Transcript: Heart Drawing The printout of your own EKG , identifying the PQRST components of the graph. You should identify the mechanical events that take place during the heart beat (systole and diastole) and link them to the events of the PQRST sequence. A small drawing of the chest to show the relation of the alveoli to the passageways that bring the air into the lungs. You need to name these passageways. Heart Poster Template Explain what ventricular fibrillation is, and what a defibrillator does. Lungs A drawing of the coronary artery, in cross section, of someone who has coronary heart disease. Your drawing should show where the coronary artery is in your. Explain what a coronary thrombosis is and what happens to the heart when one occurs. What happens in the body, showing how the body cells and the capillaries exchange CO2 and O2, and the role of diffusion in this process. A drawing to show what happens to an artery when you feel a pulse. A picture of a capillary network, and an enlargement of one capillary to show what it is like. Body diastoli The measurements you made of your own systolic and diastolic BP. An enlargement of a valve, showing how it stops the backflow of blood. You need to explain in words or show with drawings (or both) what flexing your muscles has to do with how the blood gets back to the heart.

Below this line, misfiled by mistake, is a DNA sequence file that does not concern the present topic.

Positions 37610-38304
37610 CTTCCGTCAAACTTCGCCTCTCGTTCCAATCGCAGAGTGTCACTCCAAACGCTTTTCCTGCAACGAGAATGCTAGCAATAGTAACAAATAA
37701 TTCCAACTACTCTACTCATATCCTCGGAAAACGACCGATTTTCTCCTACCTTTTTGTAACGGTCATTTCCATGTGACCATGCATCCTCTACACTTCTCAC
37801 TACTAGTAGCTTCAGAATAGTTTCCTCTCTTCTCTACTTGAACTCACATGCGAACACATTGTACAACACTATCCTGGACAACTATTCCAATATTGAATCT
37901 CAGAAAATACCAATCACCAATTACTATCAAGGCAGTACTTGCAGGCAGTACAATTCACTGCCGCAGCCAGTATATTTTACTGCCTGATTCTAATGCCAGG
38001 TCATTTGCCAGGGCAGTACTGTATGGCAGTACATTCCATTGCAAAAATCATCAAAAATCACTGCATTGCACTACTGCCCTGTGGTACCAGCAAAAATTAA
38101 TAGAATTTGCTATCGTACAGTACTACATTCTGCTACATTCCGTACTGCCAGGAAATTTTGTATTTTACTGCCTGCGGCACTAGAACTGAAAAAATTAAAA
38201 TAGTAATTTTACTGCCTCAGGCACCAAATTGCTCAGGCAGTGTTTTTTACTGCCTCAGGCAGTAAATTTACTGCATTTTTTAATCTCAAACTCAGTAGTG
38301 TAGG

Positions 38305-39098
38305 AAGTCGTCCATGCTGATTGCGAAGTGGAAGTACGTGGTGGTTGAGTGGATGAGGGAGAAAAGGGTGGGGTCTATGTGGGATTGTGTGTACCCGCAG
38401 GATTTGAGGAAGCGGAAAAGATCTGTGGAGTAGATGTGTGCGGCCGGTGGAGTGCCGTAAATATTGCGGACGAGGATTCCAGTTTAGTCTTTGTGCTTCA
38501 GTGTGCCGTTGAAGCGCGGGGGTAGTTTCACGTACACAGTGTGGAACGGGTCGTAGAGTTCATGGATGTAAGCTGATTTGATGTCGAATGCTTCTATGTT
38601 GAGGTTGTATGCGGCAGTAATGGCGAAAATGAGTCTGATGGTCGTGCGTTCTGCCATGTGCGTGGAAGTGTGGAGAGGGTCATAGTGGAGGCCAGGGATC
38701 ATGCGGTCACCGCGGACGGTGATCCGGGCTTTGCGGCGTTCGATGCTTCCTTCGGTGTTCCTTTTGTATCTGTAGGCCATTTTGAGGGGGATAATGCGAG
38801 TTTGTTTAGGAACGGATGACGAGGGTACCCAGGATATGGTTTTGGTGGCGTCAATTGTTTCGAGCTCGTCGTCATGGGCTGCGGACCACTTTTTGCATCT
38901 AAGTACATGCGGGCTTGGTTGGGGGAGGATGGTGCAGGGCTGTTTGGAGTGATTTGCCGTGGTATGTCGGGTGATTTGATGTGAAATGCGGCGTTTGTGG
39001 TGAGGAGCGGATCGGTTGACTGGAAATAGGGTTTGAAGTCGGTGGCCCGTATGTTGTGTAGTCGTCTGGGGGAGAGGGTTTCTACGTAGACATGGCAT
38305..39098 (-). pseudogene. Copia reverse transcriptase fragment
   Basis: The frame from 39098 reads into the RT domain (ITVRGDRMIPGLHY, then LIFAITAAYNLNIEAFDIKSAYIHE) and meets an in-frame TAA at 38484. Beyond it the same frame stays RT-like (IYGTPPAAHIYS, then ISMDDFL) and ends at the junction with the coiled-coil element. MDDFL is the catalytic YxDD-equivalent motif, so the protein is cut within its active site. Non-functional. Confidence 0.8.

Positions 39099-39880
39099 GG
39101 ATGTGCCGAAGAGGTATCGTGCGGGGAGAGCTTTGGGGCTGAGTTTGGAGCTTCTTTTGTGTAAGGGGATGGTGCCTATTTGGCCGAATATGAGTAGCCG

Transcript: <Your Title Here> <Authors> Procedure Background Data Table Variables and Groups What do your results mean when you consider the original question or hypothesis? Point out the significance of your results. If the results are unexpected or contradictory, you should attempt to explain why. Be sure to point out possible avenues for further research. Hypothesis The title should describe the work to the reader. Include the independent and dependent variables. Include all published works mentioned in your presentation. List in APA bibliographic form. Results Introduction Set-Up This section should include two sections: Materials and Procedures (Methods) in sufficient detail so that others can repeat your research. Materials and Methods Materials Research Question Describe the results clearly. Use graphs, tables and charts to help clarify the results. Include a discussion on the statistics you use to describe or test your data. Save any conclusions for the DISCUSSION. References Graph Discussion The introduction has three parts: 1) The question asked, 2) Background context—where does this question fit with what is known, and 3) Your hypothesis presented in an “If…then” prediction that structures your research.